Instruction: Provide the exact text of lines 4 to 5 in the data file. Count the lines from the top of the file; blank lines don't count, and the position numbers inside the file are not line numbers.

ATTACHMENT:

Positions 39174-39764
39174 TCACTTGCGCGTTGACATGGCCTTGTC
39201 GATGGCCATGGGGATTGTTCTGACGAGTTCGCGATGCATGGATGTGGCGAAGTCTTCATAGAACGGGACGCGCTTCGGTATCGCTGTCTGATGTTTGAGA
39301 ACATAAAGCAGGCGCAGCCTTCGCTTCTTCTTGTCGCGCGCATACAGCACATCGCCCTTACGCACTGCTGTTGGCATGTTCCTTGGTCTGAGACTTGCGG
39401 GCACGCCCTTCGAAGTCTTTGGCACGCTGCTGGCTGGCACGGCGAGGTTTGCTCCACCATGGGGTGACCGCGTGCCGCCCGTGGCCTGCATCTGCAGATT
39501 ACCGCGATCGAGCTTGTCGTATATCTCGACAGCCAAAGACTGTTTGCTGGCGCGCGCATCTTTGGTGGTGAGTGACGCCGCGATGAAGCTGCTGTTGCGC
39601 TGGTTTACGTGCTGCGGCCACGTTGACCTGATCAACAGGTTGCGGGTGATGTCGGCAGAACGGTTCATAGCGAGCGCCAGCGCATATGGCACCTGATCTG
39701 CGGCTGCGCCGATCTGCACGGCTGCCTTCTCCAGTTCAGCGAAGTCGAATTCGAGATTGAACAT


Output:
39301 ACATAAAGCAGGCGCAGCCTTCGCTTCTTCTTGTCGCGCGCATACAGCACATCGCCCTTACGCACTGCTGTTGGCATGTTCCTTGGTCTGAGACTTGCGG
39401 GCACGCCCTTCGAAGTCTTTGGCACGCTGCTGGCTGGCACGGCGAGGTTTGCTCCACCATGGGGTGACCGCGTGCCGCCCGTGGCCTGCATCTGCAGATT